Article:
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Fun With Dick and Jane
Top-billed (yes, top-billed) George Segal stars as Dick Harper, an executive at Taft Aerospace who's fired by corrupt and boozing boss Charlie Blanchard (The Tonight Show's Ed McMahon); in the years following the Apollo 11 moon landing, the aerospace industry has been in a terminal slump. Dick and wife Jane (Jane Fonda) had been living an upper-middle class fantasy spending way beyond on their means: boat parked in the driveway, Mexican cook, game room stocked with jukebox and slot machine, brand-new swimming pool. With Dick out of work, their son Billy wonders, "Does that mean we're gonna be poor like the Waltons?"
But initially Dick and Jane are blithely unconcerned. "What are we going to do about the pool?" Dick asks aloud.
"We won't heat it," Jane answers, ready to make the supreme sacrifice.
But soon things get much worse. Their new lawn and shrubbery are repossessed, Dick's unemployment checks - $104/week, "Top dollar," says new friend Raoul (Hank Garcia) - can't keep pace with their mortgage payments, and Jane's new job as a fashion model ends in disaster.
Desperate, Dick and Jane eventually turn to a shady loan company prepared to loan them a grand at 18 1/2% interest. ("18 1/2% interest!" Jane exclaims, "That's against the law!" Were it only so, Jane.) And, wouldn't you know it, just as they've signed the papers the loan company is robbed and Jane is nearly kidnapped. However, during the melee Jane manages to pocket $2,000 of the crooks' money, and this eventually convinces Dick that the only way they can stay ahead of their bills is to become hold-up men themselves.
Fun with Dick and Jane is all over the map, with a lot of good ideas and an equal number of bad ones. The film alternates between social satire and wild slapstick (Jane's clumsy efforts at modeling, resulting in a sight gag more appropriate to Mel Brooks), and never really has a handle on the main characters. The film is primarily a vehicle for Segal (then at the height of his unfathomable stardom) and Fonda, which may explain why the screenplay strains to make this basically unsympathetic, empty-headed couple likeable.
They are shown to be outrageously frivolous and materialistic, and the film's early scenes do a pretty good job making fun of their child-like confusion and reaction to suddenly having no more money to spend. Dick is taught the ins and outs of cheating the system by Raoul, while Jane berates the landscapers who've come to repossess the lawn in a desperate attempt to keep up appearances and keep her newfound poverty hidden from the neighbors.
But if the first third of the picture leans toward an edgy and unflattering portrait of insatiable consumerism, a cautionary satire that pretty accurately predicts an American middle-class hopelessly in debt, the rest of the film is merely as frivolous as Dick and Jane themselves.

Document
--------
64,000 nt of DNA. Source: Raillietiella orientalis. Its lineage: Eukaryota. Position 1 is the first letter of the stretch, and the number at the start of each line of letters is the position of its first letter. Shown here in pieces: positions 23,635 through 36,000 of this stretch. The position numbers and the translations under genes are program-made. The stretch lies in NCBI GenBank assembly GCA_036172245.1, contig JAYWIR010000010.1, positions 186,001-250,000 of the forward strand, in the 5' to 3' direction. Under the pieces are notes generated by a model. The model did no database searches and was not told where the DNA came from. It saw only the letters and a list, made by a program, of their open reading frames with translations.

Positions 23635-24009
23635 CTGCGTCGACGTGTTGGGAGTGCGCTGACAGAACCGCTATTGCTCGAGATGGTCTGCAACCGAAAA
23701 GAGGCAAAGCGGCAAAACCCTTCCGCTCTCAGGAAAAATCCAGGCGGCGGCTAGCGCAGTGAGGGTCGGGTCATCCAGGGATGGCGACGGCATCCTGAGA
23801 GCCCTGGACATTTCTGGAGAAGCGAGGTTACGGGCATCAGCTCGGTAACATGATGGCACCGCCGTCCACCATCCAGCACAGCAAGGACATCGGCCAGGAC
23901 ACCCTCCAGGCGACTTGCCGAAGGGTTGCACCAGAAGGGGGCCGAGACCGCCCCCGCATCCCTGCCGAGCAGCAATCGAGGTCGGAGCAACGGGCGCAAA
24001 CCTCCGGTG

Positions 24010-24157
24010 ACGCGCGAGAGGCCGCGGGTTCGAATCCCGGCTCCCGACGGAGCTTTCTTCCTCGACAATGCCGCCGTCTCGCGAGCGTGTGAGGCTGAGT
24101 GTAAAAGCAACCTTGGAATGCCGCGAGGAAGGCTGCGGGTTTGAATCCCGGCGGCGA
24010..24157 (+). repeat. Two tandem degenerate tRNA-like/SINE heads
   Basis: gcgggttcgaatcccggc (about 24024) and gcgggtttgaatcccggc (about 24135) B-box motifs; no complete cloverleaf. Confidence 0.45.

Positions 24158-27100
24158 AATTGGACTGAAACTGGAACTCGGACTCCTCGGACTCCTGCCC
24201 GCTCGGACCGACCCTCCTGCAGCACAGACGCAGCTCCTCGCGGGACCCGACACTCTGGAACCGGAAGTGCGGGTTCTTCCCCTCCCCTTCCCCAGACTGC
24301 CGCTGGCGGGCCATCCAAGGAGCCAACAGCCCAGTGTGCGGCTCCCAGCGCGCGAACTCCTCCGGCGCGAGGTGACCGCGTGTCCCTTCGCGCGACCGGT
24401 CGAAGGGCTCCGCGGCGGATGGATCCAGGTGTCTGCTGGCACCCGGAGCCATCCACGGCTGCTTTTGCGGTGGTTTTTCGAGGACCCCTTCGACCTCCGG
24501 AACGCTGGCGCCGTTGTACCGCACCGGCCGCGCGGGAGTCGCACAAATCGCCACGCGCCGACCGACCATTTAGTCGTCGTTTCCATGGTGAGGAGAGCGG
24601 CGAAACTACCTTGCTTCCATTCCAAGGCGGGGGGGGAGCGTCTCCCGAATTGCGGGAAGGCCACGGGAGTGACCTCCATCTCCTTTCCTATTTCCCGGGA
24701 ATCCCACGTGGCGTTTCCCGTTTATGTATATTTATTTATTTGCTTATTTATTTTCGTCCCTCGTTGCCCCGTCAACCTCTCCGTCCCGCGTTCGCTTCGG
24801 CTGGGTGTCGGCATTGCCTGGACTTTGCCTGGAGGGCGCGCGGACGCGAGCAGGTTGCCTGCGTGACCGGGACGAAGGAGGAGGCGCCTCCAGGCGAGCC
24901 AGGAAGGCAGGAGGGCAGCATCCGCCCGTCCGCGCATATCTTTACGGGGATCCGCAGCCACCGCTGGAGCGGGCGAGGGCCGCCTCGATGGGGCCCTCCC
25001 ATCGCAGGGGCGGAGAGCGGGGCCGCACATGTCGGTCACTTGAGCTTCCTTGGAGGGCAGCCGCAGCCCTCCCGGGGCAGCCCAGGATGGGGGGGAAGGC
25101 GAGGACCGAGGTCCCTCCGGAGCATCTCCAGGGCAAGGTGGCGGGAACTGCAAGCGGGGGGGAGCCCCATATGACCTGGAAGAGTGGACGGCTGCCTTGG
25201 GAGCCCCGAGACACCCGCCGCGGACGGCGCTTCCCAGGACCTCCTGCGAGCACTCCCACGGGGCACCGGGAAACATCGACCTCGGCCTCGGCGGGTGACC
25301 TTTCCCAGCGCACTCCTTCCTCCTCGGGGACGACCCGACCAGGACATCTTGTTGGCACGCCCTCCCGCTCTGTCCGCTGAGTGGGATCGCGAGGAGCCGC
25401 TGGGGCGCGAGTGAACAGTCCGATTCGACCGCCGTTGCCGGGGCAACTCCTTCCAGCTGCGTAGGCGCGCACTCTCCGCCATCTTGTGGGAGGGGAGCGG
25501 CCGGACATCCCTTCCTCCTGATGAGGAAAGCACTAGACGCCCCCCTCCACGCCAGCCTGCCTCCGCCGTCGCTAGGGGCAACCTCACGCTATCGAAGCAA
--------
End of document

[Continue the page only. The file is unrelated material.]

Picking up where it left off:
The film's second half consists mostly of little vignettes, as Dick and Jane become small-time crooks. Predictably their first efforts are absurdly inept (Segal has a funny exchange with a druggist, played by Harry Holcombe) but eventually they become almost glamorous. Three screenwriters (at least) adapted Gerald Gaiser's novel, including Dick Van Dyke Show scribe Jerry Belson. One suspects each took his shot separately rather than pool their ideas as a group; the inconsistent tone and pacing of the film supports this.
To its credit, Fun With Dick and Jane is pretty funny at times, and it's refreshing to see a film so politically incorrect. Dick hangs out with illegal Hispanic immigrants turning food stamps into quick cash, and later Dick and Jane encounter a bunch of black janitors, cleaning ladies, and security guards who party in Charlie Blanchard's liquor-stocked office while they try to break into his safe. Ultimately, the film isn't racist because it's the wealthy white company executives who are more corrupt than anyone else. Indeed, the film's utter cynicism for absolutely everybody seems very contemporary in 2006.
Video & Audio
Fun With Dick and Jane is presented in an enhanced transfer of 1.77:1 that approximates its original 1.85:1 theatrical release version. The title elements are in bad shape, incredibly grainy with tepid color (original lab work by Metrocolor), but once the film starts the image pops into requisite clarity with a sharp image and decent color. The mono audio is okay. In a blast from Sony's past, the DVD offers optional subtitles in no less than seven languages: English, Japanese, Spanish, Portuguese, Chinese, Thai, and Korean, but curiously not French. The feature is preceded by a 16:9 trailer for the 2005 remake, but otherwise there are no Extra Features.**
Fun With Dick and Jane is no comedy classic, but rather more a relic of its era with just enough laughs to make for a passable 90-odd minutes.
**A contributor to the IMDb notes that the network broadcast version included several scenes not in the theatrical release. These would have made an interesting supplement, but for whatever reason are not included on the DVD.
Stuart Galbraith IV is a Kyoto-based film historian whose work includes The Emperor and the Wolf - The Lives and Films of Akira Kurosawa and Toshiro Mifune and Taschen's forthcoming Cinema Nippon. Visit Stuart's Cine Blogarama here.